But though Mr. Rigby seems, in our opinion, to have erred in the explanation of some phænomena, yet, in the more esfential respects, his work is highly valuable and important. By diminishing the heat of the part, if the superabundant heat be really the cause of the eruption, we directly removeit; if it be only a concomitant lymptom, all our powers em

ployed ployed in lessening heat are also sedatives, and oppose inflammation. It is a pleasing reflection, therefore, that we can ultimately agree ; and we think his condemnation of poultices, ointments, and other bad conductors of heat, perfectly jut; for coolers are not only sedatives, but to prevent the diffipation of heat, if we do not by the same means obviate its other effects, increases the inflammation.

Yet, in fome of the cutaneous eruptions of children, which have been preceded by fickness, head-ach, &c. coolers are certainly precarious remedies; and we wish that our intelligent author had added some cautions respecting them. With regard to the small-pox, and miliary fevers, we fully agree with him. Free cold air, in the meazles, is of more doubtful authority, and our author seems to hesitate in recommending it; but we» fully agree with him in the propriety of using a tepid batł, the heat of which is somewhat below the heat of the skin: we fuppofe about ninety-two or ninety-four degrees of Fabrenheit.

In eryspelas and scarlatina, we believe cold to be highly useful; but when either disease is violent, and attended with putrid fever, we should suspect the propriety of cold applications in any very great extent, left we bring on gangrene. In smaller degrees, cold will be one of the most powerful means of preventing it; and we presume it will be always neceffary to use free cold air.

In the elephantiasis, the application of cold is probably more doubtful, because it is never attended with any very great heat, and its cause seems to lie beyond the power of external medicine. Of its use in the scald-head, we think more fa. vourably, and shall insert a case in which it succeeded completely. After de?çribing the disease, Mr. Rigby observes,

• The subject of heat, at this time, particularly engaging my attention, it occurred to me, that this complaint might, poflbly, be in fome measure produced by an' accumulation of it; at least, whatever was the cause of it, it appeared very probable that the large and increasing scab which covered the difeased surface, retarded the cure, on the principle of its pre. venting the natural escape of heat, it being, evidently, of such a loose texture, as to be a very slow conductor of it. I resolved, therefore, immediately to try whether keeping the part conItantly mojt with wet rags would not relieve it, by favouring the escape of heat from it; but as whilst the thick crust was interposed between the surface of the head and the wet rag, its influence could but be felt in a very small degree ; I pre; viously removed the scab, by an ointment slightly impregnated with a decoction of cantharides, it being composed of the unduentum epispasticum of the Edinburgh dispensatory, and two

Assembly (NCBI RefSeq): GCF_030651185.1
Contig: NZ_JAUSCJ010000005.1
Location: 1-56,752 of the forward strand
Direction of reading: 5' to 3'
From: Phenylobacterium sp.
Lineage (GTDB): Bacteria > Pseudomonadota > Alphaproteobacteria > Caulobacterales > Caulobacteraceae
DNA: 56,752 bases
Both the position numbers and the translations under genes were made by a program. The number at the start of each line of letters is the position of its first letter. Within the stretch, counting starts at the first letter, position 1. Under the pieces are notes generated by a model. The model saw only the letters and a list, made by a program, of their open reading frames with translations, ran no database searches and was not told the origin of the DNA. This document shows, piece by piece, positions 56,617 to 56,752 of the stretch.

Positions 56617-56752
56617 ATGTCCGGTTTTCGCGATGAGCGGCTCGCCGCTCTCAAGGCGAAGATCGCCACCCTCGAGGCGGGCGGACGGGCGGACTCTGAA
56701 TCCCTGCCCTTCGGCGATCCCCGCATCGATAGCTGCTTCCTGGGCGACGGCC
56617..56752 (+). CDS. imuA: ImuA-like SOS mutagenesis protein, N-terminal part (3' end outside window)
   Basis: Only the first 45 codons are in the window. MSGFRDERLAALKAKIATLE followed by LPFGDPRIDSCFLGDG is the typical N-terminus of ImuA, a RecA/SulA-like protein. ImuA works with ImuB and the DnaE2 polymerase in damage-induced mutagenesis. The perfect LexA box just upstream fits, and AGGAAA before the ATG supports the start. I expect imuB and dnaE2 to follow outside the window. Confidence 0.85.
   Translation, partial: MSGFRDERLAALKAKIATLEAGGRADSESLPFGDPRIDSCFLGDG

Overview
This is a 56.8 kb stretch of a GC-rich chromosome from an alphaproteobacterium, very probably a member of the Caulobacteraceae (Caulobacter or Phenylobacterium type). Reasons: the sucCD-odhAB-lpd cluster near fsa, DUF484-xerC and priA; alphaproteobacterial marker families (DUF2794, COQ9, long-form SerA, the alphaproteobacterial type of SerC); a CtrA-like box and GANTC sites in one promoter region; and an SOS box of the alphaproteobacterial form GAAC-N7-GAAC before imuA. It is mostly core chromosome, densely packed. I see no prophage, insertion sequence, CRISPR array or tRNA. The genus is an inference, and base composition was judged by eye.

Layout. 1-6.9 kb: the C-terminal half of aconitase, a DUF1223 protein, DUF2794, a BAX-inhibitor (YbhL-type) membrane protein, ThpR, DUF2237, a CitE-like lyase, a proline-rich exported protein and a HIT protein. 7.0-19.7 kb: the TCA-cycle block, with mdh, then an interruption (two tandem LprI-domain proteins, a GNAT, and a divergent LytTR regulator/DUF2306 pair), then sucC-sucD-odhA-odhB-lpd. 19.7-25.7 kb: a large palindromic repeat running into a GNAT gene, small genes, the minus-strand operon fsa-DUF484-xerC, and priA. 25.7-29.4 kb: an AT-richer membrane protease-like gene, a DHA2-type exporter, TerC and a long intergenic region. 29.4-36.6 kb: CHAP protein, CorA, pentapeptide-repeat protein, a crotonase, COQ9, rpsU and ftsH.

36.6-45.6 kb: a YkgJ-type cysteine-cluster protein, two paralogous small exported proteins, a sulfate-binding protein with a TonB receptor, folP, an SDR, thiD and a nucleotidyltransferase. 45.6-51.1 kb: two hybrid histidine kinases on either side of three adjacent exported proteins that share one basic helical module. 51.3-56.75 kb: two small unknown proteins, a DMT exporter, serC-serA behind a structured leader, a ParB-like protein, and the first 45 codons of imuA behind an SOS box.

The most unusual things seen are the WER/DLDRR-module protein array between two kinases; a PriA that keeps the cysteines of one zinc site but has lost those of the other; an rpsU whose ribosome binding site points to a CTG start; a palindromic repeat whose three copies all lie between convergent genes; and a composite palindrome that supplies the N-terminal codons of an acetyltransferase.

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parts of axungia ; and the surface being now perfectly exposed, and in a state of digestion, I immediately applied a piece of linen cloth, foaked in water, not quite so cold as the air was : the disagreeable smell was immediately removed by this, and the child appeared more comfortable. I recommended the rags to be constantly wetted as they became dry, but to be removed very seldom, that the air might not be brought too often in contact with it. For a while the part looked much bettes, and feemed disposed to heal, but it not being kept so constantly wet as I could have wihed, from an apprehension that the plan was attended with some danger of giving the child cold, the scabs again formed, and I was a second time under the necessity of removing them by means of the stimulating ointment; after which I prevajled upon the mother to consent to its being more frequently wetted, and which being accordingly done, the good effects of it became manifest in a few days, as the discharge of matter was totally suppressed ; and though there was something like a cruft formed by the thickening of that which exuded the first two or three days after the ointment was used, yet it was perfectly dry, and scaled off by degrees, though slowly, leave ing the surface of the head, in the course of some weeks, pero fectly cicatrized ; after which I fill thought it right to continue the wet rags ; and when the skin appeared to be whole, I even made the water, in which the linen was moistened, more volatile, by the addition of a little rectified spirit of wine.'